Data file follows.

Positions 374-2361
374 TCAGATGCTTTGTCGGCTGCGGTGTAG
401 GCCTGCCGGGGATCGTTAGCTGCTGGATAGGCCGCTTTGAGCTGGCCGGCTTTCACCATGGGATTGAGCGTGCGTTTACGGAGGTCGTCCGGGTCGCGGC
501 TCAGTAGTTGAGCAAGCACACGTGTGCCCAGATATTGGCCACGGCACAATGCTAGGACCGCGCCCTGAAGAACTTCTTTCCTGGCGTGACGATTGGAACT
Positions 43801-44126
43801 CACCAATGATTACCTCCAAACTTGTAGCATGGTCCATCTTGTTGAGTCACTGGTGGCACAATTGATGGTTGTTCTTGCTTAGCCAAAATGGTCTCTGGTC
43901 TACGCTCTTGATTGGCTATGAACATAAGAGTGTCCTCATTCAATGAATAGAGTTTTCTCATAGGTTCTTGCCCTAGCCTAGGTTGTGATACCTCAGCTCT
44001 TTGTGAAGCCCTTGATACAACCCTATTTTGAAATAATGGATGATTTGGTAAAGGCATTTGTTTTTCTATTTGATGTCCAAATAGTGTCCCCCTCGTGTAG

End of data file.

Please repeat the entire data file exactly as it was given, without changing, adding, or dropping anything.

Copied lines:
Positions 374-2361
374 TCAGATGCTTTGTCGGCTGCGGTGTAG
401 GCCTGCCGGGGATCGTTAGCTGCTGGATAGGCCGCTTTGAGCTGGCCGGCTTTCACCATGGGATTGAGCGTGCGTTTACGGAGGTCGTCCGGGTCGCGGC
501 TCAGTAGTTGAGCAAGCACACGTGTGCCCAGATATTGGCCACGGCACAATGCTAGGACCGCGCCCTGAAGAACTTCTTTCCTGGCGTGACGATTGGAACT
Positions 43801-44126
43801 CACCAATGATTACCTCCAAACTTGTAGCATGGTCCATCTTGTTGAGTCACTGGTGGCACAATTGATGGTTGTTCTTGCTTAGCCAAAATGGTCTCTGGTC
43901 TACGCTCTTGATTGGCTATGAACATAAGAGTGTCCTCATTCAATGAATAGAGTTTTCTCATAGGTTCTTGCCCTAGCCTAGGTTGTGATACCTCAGCTCT
44001 TTGTGAAGCCCTTGATACAACCCTATTTTGAAATAATGGATGATTTGGTAAAGGCATTTGTTTTTCTATTTGATGTCCAAATAGTGTCCCCCTCGTGTAG